Q: Can you tell me anything about the item shown in the enclosed photograph? The photograph is of a hardcover book titled The Surprising Adventures of the Magical Monarch of Mo and His People. It was written by L. Frank Baum, illustrated by Evelyn Copelman and published by Ameron House as a limited edition of 80 in 1947. Thank you for any information you can provide as to rarity and value.
G. G., Bedford, N.H.
A: Lyman Frank Baum (1856-1919) will always be remembered for The Wonderful Wizard of Oz and its 13 sequels. The Wonderful Wizard of Oz came out in 1900, but it was preceded by The Surprising Adventures of the Magical Monarch of Mo and His People.
The Surprising Adventures was originally published in 1899 as A New Wonderland, Being the First Account Ever Printed of the Beautiful Valley, and the Wonderful Adventures of Its Inhabitants. It was reissued in 1903 with the title found on the tome in today’s question.
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Why the difference in titles? As best we can figure, it was believed that A New Wonderland was derived from Lewis Carroll’s Alice’s Adventures in Wonderland, and therefore, the title of Baum’s work needed to be changed to The Surprising Adventures.
In chapter one, we learn that Mo is a beautiful valley whose inhabitants are universally happy because no one has to work and everything that is needed — including things such as clothes — grows on trees. In chapter two, the Monarch of Mo goes off to fight the Purple Dragon only to get his own head bitten off.
The king does not seem to mind this all that much, but the queen is perturbed because she cannot kiss the headless king. Eventually, a woodcutter makes the monarch a wooden head, but that does not do. The dragon obliges by biting off the woodcutter’s head and replacing it with the monarch’s. Around the story goes until the monarch and the woodcutter both get their original heads back and the woodcutter gets to marry a royal princess.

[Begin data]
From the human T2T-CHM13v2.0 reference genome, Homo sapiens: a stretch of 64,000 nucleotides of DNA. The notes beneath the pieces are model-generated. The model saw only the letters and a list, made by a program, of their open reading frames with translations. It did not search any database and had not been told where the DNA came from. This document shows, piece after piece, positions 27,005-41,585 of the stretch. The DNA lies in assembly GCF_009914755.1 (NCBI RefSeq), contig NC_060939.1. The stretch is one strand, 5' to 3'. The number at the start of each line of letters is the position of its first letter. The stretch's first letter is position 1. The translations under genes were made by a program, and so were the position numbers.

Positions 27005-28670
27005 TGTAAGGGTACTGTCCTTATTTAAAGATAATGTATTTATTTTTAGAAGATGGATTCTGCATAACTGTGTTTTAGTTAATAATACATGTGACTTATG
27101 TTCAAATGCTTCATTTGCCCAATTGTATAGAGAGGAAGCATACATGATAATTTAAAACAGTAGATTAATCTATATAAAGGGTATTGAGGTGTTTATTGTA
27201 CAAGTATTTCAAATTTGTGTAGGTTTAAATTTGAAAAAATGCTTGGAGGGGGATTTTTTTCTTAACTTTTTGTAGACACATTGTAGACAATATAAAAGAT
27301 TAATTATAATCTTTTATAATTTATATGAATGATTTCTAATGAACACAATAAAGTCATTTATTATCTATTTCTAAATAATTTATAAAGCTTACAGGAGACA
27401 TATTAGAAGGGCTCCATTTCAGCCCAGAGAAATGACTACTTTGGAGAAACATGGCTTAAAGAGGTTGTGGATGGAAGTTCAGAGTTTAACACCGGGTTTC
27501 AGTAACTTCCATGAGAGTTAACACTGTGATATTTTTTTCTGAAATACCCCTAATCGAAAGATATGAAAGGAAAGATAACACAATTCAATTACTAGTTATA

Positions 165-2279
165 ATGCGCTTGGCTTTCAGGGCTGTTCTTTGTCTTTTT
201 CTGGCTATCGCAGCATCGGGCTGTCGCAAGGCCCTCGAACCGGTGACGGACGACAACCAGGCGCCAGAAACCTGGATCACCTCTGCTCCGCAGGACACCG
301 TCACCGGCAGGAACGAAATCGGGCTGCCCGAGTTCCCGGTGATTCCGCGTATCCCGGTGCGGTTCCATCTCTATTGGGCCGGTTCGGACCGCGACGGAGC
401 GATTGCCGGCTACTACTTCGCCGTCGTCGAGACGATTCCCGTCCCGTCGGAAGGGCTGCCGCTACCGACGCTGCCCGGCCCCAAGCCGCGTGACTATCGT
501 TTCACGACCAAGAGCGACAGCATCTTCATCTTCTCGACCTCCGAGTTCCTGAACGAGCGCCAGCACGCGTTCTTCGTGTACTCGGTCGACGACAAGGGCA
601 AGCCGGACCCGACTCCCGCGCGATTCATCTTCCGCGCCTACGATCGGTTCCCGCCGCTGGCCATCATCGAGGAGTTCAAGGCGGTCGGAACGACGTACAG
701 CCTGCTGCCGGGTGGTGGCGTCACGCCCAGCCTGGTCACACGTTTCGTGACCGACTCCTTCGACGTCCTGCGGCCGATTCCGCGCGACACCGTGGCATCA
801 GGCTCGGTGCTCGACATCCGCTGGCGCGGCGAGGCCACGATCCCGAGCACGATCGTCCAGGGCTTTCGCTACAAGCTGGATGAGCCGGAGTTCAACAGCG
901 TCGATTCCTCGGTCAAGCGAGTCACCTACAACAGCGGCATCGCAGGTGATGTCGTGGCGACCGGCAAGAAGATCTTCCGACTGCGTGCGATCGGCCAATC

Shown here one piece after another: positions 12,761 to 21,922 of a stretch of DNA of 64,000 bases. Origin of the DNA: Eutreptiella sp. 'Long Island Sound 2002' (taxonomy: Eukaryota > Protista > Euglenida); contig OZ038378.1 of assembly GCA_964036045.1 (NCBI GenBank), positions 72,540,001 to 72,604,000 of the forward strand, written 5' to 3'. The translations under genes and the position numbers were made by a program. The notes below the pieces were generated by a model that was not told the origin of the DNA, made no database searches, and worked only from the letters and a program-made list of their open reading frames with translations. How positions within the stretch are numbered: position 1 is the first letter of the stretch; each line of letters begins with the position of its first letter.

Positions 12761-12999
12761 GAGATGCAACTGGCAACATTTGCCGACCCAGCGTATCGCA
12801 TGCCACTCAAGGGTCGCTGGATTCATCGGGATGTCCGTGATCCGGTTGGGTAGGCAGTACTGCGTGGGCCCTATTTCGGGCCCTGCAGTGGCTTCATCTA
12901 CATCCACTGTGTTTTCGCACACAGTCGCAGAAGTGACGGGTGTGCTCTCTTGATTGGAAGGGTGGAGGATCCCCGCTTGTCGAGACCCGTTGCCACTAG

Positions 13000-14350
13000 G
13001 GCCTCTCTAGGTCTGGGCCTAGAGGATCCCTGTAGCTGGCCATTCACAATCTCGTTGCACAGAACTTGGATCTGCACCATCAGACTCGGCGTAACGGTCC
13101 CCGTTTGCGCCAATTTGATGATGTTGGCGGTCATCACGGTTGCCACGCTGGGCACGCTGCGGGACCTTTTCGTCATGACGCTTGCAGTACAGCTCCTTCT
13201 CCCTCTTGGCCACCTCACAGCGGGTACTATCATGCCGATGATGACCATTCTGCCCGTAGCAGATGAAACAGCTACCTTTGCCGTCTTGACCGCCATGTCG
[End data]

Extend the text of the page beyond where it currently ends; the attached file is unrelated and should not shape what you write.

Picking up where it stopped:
The first edition of The Surprising Adventures of the Magical Monarch of Mo came out in 1903, published by The Bobbs-Merrill Company. Examples of this edition sell in the $150 to $250 range, with a few going as high as $450. We found references to a 1947 edition, but believe that this is probably not a first edition as claimed by some.
We believe the book in today’s question was not printed in 1947, but in 1985. This is the year, according to our research, that Amereon House of Mattituck, New York, issued its limited edition of The Surprising Adventures. The covers on G. G.’s example match the 1985 edition exactly. Retail on this is in the $100 to $150 range.
Write to Joe Rosson, P.O. Box 27419, Knoxville, TN 37927, or email firstname.lastname@example.org. If you’d like your question to be considered for the column, please include a high-resolution photo of the subject, which must be in focus.